The Gnat was exported to Finland, Yugoslavia and India. The Indian Air Force became the largest operator and eventually manufactured the aircraft under licence. India then developed the HAL Ajeet, a modified and improved variant.
Specifications (Gnat F.1)Edit
- Crew: 1
- Length: 28 ft 8 in (8.74 m)
- Wingspan: 22 ft 1 in (6.73 m)
- Height: 8 ft 1 in (2.46 m)
- Wing area: 136.6 ft² (12.69 m²)
- Empty Weight: 4,800 lb (2,175 kg)
- Max. Take-off Weight : 9,040 lb (4,100 kg)
- Powerplant: 1 × Bristol Siddeley Orpheus 701-01 turbojet, 4,705 lbf (20.9 kN)
- Max. Speed: 695 mph (mach 0.95) (1,120 km/h) at 20,000 ft (6,100 m)
- Range: 500 mi (800 km)
- Service Ceiling: 48,000 ft (14,630 m)
- Rate of Climb: 20,000 ft/min (101.6 m/s)
Accidents and IncidentsEdit
- 31 July 1956 the prototype G-39-2 crashed at Stockbridge and was destroyed after structural failure caused by tailplane flutter.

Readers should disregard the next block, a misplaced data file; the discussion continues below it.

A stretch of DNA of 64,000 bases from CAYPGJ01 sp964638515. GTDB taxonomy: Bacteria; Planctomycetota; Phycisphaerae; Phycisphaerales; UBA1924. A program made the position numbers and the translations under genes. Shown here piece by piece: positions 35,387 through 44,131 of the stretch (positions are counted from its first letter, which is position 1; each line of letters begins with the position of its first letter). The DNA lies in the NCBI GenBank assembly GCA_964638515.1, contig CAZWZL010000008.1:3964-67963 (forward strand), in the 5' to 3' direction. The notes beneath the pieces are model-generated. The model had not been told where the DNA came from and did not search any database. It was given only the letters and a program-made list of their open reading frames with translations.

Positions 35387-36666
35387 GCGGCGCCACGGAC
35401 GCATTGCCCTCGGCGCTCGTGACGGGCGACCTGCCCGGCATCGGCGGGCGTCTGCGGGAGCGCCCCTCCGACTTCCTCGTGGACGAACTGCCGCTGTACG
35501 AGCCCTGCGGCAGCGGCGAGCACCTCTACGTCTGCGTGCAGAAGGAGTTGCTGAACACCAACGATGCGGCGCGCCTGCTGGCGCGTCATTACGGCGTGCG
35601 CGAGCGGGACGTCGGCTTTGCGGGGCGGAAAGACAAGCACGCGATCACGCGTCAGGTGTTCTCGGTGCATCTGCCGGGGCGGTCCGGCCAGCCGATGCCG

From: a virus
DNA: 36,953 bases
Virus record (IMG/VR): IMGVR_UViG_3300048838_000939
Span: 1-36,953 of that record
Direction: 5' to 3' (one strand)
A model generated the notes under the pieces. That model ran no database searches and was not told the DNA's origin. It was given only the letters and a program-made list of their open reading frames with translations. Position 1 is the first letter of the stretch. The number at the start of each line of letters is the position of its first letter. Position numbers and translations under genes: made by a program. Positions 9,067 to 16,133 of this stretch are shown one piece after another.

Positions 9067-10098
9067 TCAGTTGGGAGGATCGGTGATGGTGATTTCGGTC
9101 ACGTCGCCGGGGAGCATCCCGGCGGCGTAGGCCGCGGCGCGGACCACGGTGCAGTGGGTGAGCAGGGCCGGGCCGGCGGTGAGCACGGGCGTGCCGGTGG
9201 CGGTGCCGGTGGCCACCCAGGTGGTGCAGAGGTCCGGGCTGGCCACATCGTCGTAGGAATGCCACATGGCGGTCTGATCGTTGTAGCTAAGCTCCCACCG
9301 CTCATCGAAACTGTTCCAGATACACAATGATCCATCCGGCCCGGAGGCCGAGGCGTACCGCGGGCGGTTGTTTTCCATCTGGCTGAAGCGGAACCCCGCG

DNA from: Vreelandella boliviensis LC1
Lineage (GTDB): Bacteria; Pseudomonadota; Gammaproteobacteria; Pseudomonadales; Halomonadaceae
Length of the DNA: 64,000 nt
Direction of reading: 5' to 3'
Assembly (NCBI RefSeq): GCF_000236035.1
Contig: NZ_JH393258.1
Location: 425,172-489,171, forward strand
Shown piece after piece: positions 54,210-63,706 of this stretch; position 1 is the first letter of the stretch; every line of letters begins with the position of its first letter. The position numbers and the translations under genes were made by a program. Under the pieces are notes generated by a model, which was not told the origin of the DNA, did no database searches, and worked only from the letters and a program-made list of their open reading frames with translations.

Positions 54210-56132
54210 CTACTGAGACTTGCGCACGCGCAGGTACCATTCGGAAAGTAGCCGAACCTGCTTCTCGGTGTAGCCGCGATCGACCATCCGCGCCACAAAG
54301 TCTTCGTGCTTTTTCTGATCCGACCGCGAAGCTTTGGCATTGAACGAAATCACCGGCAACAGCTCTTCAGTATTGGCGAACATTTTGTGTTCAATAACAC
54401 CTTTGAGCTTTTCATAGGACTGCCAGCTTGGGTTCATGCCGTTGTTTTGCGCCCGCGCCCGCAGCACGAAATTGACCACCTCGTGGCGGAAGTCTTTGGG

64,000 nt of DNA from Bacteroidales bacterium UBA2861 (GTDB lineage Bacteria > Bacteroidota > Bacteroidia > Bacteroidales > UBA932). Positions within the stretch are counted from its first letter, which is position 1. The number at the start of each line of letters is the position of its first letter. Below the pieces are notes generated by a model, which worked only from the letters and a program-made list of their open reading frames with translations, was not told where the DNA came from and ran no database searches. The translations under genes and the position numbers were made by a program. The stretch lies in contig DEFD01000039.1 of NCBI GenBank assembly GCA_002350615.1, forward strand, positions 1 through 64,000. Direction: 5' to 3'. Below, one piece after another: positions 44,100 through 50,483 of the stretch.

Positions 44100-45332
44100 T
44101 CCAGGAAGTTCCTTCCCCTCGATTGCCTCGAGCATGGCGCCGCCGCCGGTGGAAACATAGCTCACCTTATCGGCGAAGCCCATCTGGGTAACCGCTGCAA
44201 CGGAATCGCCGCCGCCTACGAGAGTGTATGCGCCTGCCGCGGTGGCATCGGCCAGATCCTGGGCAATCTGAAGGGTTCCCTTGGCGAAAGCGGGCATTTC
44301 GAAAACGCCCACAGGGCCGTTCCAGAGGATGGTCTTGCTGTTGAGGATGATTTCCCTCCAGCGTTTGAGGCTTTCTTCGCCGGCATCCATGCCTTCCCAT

- 15 October 1958 a development F.1 XK767 fatally crashed at Stapleford in Wiltshire following presumed control failure.
- 13 April 1966 RAF Gnat T.1 XP507 of 4FTS flew into the sea on approach to RAF Valley.
- 26 March 1969 RAF Gnat T.1 XR573 of the CFS crashed into tree during formation display practice.
- 20 January 1971 two RAF Gnat T.1s XR545 and XR986 of CFS collided and both crashed during practice display flying at RAF Kemble.
- 3 September 1975 RAF Gnat T.1 XS103 of the CFS collided with an Italian Air Force Lockheed F-104 Starfighter near Leck, both aircraft landed safely but due to damage the Gnat was written off.
- 30 April 1976 two RAF Gnat T.1s XP536 and XR983 of 4FTS collided and both crashed over North Wales.
- 30 June 1976 RAF Gnat T.1 XM707 of the CFS was abandoned near RAF Kemble following loss of control of tailplane.
- 29 July 2013 Gnat T.1 XS105 (N18GT) Crashed near Georgetown, SC, USA. The aircraft was destroyed.